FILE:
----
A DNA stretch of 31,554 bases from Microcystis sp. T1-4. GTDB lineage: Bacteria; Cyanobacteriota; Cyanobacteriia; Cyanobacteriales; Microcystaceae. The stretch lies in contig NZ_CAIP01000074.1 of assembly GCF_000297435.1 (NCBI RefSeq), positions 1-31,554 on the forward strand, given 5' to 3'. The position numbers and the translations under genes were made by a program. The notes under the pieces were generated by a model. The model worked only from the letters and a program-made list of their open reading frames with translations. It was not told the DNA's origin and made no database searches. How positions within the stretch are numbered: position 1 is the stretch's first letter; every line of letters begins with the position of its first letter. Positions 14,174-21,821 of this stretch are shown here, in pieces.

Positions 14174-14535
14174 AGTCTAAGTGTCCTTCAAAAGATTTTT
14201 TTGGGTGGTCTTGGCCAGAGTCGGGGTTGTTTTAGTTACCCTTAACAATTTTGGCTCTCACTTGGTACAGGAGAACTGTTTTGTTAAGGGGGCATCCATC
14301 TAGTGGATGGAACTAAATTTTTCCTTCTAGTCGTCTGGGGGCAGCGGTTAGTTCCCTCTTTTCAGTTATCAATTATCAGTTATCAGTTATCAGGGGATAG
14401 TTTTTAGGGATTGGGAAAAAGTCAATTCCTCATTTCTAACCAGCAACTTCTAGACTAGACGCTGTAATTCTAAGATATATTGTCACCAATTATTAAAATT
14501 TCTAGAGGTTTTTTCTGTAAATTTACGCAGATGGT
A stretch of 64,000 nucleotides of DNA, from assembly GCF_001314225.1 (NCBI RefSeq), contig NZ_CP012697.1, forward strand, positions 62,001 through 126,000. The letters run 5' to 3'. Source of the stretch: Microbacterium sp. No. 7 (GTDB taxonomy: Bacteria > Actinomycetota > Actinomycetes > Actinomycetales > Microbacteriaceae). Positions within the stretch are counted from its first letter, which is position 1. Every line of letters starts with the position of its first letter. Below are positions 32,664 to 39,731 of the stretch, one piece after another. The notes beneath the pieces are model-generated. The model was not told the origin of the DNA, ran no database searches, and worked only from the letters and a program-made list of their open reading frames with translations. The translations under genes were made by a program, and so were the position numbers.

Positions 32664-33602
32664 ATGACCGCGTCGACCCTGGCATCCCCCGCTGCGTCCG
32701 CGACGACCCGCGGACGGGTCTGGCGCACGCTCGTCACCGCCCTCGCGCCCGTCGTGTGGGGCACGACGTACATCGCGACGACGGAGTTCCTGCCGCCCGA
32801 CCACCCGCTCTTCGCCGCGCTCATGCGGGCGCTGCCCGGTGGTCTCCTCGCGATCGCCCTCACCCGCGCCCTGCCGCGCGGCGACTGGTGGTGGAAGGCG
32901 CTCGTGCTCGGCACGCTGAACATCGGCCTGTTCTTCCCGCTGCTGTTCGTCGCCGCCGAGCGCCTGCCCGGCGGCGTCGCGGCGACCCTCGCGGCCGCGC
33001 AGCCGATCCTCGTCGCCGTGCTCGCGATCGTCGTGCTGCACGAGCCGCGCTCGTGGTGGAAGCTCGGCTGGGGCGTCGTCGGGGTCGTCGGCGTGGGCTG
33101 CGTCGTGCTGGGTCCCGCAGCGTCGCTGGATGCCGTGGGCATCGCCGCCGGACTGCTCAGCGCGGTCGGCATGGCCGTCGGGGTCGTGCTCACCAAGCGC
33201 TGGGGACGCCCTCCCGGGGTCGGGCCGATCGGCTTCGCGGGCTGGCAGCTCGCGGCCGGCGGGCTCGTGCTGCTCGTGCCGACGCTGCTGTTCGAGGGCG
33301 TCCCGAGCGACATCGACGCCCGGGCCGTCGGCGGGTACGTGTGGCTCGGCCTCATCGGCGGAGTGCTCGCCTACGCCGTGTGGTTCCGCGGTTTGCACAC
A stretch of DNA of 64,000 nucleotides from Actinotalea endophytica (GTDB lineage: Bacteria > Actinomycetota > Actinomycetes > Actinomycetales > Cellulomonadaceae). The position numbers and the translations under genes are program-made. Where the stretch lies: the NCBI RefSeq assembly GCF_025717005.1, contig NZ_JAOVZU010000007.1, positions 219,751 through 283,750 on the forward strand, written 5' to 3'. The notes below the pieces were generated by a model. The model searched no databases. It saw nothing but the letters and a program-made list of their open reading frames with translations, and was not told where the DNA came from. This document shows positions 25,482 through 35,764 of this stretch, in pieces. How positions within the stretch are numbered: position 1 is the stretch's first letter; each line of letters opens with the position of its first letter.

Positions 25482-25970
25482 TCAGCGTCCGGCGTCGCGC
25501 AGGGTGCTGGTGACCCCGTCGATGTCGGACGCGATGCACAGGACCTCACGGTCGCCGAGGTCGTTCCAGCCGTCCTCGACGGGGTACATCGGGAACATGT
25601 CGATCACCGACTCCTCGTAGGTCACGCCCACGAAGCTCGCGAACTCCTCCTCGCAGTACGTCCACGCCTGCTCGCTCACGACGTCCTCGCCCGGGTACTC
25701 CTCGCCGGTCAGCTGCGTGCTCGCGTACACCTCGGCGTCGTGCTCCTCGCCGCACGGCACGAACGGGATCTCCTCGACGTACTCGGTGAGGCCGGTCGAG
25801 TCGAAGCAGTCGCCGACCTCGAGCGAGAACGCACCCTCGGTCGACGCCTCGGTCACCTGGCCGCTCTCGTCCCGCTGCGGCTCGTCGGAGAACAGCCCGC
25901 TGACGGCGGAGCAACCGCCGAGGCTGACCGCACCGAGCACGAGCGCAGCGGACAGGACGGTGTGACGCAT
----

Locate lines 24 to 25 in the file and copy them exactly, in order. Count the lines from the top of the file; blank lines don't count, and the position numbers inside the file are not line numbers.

25801 TCGAAGCAGTCGCCGACCTCGAGCGAGAACGCACCCTCGGTCGACGCCTCGGTCACCTGGCCGCTCTCGTCCCGCTGCGGCTCGTCGGAGAACAGCCCGC
25901 TGACGGCGGAGCAACCGCCGAGGCTGACCGCACCGAGCACGAGCGCAGCGGACAGGACGGTGTGACGCAT